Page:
So essentially, here’s how my religious view would work out in this situation: you accommodate Kim Davis and others like her by saying, “YOU PERSONALLY don’t have to give out religious licenses. Someone in your office who doesn’t have that religious conviction can do it.” Easy stuff you’d think. Read Ryan Anderson’s piece here.

But alas, it would seem, according to Corey, that for the government to accommodate Ms. Davis and her kind that would be imposing your religious views on government. The thinking is so convoluted I wanna cry.


Distinctions, Distinctives, Differences, Differentiation And Inclusion

I want to expand on my last post a bit.

It may be argued by some that we should be accepting and inclusive of the marginalized as this is what Jesus would do. Here’s my issue with that but let me first tell you what I’m NOT saying.

First, I’m NOT saying that folk should go out of their way to abuse, oppress or hate on others. If the child on the playground is being picked on, then one should personally come to their defense if it is prudent to do so. In some situations it might be better to wait for the teacher or the “authority”– the person in charge to come to the rescue. This may be an instance of the “greater good” argument that is spoken of in open theistic circles. So some circumstances call for wise action before actually doing ANYTHING which is to say that great harm could come to those while they/you are waiting for assistance. In some instances, it may call for getting rid of all protocol or what you should do in order to be of assistance to those who are helpless or oppressed or marginalized. However, in situations which are political (governmental), shedding the rules is for the most part not the wisest thing to do and so, one must work from within the political system to achieve certain objectives and goals. It’s simply the nature of the game.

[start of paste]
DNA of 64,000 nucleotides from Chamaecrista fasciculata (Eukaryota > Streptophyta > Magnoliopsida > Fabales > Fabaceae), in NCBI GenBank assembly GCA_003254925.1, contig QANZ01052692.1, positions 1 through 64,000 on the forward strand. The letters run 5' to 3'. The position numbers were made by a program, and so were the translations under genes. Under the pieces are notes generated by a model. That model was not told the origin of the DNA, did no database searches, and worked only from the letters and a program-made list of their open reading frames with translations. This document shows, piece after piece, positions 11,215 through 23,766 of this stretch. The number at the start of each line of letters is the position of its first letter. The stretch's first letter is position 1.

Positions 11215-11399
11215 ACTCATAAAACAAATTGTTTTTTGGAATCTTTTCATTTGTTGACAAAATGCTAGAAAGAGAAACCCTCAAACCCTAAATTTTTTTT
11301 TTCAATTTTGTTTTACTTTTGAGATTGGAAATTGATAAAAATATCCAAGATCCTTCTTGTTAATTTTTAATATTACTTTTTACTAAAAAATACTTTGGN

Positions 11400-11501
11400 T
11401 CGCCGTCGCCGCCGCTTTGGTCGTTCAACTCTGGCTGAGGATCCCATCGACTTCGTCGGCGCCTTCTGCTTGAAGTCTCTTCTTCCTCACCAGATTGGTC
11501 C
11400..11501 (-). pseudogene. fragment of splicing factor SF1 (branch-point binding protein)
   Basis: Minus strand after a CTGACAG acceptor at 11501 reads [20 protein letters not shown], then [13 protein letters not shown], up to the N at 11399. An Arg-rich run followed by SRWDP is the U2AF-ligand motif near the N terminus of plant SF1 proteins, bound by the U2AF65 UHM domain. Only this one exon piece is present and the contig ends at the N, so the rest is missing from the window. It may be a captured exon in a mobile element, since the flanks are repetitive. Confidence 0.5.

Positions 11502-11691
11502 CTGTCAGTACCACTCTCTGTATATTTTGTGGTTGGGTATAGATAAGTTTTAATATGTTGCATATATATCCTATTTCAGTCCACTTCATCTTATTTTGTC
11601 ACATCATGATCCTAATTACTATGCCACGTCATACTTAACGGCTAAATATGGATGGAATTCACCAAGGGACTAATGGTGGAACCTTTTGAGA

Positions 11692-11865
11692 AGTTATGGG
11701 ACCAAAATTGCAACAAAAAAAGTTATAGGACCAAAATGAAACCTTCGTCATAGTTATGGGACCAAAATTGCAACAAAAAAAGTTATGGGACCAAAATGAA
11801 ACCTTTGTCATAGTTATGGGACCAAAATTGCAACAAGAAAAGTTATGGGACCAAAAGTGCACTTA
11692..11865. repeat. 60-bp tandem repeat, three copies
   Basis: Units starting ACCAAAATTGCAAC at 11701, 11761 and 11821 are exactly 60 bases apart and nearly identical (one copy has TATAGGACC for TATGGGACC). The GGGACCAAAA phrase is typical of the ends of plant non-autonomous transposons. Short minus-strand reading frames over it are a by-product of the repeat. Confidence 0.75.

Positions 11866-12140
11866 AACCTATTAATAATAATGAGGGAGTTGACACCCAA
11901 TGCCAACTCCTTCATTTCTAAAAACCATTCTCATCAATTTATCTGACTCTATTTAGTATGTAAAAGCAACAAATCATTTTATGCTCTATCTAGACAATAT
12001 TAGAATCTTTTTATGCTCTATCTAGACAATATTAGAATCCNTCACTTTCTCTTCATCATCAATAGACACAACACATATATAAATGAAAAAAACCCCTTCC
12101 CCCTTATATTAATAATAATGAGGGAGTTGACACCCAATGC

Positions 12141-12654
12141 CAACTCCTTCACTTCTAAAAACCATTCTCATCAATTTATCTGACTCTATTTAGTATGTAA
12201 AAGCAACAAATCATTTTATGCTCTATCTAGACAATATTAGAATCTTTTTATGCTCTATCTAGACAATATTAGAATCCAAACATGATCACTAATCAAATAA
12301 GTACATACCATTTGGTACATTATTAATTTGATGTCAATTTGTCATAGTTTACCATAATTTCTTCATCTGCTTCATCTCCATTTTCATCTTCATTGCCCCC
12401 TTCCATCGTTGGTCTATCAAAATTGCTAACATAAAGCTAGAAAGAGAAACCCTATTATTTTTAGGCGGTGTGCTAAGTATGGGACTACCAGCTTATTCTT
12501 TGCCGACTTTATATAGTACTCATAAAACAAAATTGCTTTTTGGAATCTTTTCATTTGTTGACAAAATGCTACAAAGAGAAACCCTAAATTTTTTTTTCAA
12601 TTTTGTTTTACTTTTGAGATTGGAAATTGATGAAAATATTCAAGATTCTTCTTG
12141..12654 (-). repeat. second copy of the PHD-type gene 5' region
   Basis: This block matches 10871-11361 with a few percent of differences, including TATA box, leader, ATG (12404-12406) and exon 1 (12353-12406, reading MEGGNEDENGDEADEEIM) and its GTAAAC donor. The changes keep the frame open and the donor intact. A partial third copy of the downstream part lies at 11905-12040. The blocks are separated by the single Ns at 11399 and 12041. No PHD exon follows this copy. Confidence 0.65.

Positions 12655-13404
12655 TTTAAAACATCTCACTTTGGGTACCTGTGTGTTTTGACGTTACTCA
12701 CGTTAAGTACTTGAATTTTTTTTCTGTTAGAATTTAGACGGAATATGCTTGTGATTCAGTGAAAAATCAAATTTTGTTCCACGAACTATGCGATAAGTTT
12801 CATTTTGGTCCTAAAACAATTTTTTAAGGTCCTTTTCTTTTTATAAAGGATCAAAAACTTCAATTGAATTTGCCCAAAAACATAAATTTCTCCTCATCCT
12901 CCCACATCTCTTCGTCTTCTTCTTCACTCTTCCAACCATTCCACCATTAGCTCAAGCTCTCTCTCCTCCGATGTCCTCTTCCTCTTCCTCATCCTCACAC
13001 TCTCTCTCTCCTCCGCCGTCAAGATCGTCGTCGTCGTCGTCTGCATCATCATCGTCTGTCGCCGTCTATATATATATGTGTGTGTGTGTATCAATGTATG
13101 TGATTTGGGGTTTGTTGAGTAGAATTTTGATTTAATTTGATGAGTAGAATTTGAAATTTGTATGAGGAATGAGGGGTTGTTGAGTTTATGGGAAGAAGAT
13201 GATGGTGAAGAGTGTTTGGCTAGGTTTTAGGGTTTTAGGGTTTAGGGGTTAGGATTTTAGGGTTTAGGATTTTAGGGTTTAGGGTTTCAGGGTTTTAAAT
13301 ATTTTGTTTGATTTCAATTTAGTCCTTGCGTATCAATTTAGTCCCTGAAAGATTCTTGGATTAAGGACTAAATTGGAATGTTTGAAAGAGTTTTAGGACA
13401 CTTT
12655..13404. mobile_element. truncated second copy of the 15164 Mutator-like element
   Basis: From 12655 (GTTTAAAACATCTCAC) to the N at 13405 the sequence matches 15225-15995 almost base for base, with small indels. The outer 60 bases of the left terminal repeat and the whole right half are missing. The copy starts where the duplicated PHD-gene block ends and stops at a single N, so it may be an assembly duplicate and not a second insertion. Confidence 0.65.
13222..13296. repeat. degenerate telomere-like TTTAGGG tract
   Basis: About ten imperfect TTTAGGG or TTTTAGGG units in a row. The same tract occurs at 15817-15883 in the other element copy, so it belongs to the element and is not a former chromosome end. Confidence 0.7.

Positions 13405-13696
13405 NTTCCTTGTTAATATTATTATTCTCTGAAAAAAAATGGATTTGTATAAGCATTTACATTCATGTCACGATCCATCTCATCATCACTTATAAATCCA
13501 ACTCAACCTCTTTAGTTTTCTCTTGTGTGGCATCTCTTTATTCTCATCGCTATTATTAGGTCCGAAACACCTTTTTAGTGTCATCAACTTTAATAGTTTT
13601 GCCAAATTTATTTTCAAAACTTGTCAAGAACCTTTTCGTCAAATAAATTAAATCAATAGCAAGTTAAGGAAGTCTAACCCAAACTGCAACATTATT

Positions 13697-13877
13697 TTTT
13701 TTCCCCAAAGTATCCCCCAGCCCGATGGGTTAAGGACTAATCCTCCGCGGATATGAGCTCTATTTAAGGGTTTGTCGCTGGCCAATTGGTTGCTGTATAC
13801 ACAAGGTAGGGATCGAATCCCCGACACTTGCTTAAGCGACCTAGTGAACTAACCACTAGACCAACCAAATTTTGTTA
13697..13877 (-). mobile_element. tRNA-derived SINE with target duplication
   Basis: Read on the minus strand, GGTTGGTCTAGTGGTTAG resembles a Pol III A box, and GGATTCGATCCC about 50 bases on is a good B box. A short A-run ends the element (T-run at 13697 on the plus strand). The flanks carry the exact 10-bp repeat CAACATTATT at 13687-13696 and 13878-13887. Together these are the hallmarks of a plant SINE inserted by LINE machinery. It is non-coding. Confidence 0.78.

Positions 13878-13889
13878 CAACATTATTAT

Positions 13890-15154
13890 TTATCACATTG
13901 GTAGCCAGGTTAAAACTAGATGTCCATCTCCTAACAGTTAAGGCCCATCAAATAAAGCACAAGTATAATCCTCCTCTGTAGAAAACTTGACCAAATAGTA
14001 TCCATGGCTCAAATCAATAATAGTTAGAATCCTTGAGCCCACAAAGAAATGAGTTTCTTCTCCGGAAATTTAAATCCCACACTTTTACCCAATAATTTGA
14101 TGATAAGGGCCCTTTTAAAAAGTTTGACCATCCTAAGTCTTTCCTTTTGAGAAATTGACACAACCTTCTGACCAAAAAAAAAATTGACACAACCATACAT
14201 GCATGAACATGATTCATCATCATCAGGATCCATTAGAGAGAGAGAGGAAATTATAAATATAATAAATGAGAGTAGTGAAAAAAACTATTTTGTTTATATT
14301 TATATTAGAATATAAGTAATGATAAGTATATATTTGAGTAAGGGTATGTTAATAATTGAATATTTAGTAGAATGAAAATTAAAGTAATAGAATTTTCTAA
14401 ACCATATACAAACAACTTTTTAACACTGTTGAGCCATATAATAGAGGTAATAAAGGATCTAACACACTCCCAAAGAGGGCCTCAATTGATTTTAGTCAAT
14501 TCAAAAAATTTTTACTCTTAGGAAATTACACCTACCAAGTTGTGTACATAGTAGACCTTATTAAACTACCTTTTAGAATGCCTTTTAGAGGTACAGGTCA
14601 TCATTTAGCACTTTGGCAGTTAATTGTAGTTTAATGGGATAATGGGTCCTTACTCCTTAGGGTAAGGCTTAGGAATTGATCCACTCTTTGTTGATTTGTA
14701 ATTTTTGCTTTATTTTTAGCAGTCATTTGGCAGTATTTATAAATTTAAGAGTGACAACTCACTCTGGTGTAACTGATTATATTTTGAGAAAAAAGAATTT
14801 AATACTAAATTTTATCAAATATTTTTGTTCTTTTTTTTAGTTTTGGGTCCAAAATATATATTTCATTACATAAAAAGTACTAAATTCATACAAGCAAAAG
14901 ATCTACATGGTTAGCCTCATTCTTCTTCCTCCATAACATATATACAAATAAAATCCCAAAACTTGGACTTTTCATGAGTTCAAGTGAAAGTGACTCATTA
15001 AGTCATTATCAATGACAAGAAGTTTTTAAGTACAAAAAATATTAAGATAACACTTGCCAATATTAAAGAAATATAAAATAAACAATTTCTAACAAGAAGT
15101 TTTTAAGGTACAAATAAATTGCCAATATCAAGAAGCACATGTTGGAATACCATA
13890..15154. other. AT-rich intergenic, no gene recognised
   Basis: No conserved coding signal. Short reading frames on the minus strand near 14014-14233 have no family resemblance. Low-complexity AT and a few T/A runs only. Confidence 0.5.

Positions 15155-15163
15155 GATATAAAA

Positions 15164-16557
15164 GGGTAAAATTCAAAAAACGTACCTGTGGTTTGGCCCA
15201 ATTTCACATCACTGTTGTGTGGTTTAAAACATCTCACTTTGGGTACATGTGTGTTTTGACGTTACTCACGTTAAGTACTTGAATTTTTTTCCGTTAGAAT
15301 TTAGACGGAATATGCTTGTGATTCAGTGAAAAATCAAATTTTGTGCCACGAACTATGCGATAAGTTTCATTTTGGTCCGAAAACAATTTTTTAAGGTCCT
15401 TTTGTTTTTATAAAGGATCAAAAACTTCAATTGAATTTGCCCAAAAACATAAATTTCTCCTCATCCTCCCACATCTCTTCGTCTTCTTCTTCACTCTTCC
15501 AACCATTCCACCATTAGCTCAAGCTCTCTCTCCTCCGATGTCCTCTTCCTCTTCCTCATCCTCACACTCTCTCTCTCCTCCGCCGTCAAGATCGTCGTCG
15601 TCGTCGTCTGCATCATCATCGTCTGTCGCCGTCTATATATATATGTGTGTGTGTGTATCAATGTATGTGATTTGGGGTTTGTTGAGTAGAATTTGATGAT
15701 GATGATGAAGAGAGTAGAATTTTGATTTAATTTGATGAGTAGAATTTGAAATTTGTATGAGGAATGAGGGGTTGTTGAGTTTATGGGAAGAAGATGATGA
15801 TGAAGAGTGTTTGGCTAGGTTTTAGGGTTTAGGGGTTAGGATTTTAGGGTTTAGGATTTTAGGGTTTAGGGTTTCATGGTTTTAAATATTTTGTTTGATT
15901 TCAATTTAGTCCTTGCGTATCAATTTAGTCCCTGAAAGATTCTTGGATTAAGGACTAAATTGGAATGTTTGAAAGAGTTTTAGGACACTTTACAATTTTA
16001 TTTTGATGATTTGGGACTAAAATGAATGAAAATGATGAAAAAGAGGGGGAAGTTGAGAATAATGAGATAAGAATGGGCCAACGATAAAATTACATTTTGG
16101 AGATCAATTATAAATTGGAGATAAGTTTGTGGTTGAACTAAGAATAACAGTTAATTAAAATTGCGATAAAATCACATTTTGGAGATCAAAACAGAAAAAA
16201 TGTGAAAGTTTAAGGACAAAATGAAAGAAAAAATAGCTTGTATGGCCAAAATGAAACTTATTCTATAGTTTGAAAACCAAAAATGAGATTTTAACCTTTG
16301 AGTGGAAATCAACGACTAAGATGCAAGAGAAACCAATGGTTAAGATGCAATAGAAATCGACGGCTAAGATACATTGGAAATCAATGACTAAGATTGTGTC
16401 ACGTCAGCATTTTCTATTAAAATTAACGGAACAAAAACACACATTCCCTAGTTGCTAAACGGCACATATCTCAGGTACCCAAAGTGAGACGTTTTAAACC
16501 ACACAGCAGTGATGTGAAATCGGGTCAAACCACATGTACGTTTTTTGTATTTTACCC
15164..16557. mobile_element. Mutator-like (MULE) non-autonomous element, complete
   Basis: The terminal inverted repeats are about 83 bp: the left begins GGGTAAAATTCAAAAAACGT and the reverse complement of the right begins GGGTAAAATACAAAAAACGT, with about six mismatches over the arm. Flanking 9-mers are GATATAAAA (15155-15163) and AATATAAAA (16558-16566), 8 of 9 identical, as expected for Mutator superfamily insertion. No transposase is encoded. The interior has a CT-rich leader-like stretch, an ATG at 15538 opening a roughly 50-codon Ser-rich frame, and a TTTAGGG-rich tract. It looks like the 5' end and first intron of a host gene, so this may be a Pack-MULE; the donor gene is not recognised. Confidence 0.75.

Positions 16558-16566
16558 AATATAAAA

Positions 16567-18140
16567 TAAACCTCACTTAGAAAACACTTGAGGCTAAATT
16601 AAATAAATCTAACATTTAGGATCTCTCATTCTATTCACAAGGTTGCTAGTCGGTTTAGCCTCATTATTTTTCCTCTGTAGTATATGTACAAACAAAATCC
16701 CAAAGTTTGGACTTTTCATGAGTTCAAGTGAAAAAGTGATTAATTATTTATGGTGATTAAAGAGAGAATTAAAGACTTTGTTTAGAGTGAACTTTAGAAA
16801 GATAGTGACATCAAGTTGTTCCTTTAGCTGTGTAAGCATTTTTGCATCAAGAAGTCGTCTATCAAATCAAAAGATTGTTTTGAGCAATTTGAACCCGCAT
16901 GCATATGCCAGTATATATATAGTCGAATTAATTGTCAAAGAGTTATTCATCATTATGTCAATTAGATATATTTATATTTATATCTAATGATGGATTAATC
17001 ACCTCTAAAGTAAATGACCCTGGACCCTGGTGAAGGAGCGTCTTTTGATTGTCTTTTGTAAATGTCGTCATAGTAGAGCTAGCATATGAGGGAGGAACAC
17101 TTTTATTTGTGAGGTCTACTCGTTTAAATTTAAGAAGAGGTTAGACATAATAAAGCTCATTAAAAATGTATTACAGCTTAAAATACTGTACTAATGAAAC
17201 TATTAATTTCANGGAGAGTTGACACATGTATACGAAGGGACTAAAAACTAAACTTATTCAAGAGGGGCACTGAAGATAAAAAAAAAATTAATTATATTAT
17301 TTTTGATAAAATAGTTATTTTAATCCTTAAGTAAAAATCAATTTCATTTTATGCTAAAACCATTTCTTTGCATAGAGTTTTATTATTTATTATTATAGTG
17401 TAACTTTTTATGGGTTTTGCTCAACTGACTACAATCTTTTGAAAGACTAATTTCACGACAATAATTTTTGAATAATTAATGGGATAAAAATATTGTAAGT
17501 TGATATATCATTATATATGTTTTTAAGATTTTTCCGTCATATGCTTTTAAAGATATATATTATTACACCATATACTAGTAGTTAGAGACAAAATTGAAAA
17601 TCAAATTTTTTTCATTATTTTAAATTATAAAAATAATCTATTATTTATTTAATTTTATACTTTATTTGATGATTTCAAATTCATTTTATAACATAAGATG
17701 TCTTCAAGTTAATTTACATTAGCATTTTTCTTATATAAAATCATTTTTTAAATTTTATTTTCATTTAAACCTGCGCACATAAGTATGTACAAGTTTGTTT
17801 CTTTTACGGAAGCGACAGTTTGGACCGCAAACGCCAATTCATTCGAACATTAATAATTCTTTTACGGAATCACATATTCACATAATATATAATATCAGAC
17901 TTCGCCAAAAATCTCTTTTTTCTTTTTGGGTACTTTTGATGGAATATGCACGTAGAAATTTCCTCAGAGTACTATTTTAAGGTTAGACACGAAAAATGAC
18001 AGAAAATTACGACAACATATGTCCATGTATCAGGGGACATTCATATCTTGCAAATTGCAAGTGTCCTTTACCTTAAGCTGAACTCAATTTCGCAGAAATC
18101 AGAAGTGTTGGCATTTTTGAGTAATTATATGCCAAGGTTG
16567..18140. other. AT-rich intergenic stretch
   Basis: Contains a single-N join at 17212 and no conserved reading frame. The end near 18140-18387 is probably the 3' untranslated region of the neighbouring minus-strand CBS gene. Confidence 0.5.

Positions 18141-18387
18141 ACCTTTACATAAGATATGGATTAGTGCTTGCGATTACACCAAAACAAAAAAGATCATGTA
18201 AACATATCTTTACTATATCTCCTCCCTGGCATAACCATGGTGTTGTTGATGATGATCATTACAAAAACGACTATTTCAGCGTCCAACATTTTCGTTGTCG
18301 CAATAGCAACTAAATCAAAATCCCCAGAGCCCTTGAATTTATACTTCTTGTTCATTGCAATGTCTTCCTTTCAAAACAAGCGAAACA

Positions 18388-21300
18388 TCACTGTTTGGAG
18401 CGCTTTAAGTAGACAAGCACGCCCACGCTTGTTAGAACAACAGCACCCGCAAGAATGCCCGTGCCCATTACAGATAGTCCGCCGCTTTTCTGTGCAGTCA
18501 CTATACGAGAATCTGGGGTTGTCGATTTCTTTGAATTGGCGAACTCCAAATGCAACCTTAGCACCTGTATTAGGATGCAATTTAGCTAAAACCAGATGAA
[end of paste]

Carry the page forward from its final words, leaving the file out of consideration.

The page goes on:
Having said that, let me tell you what I AM saying. I am saying that not everyone is called to the same thing. Many progressives flip between “Church” and “church” effortlessly and without much thought which ends up, in my mind, confusing matters. What I mean is this. Should the “CHURCH” (capital C ie., universal Church, Bride of Christ) help the poor, relieve the oppressed and seek out the marginalized? Yes. Should the “church” (small c) help the poor, relieve the oppressed and seek out the oppressed? Not necessarily. What I mean by this has everything to do with what I said yesterday about relationships coming together naturally and what I’m going to say now: GIFTING.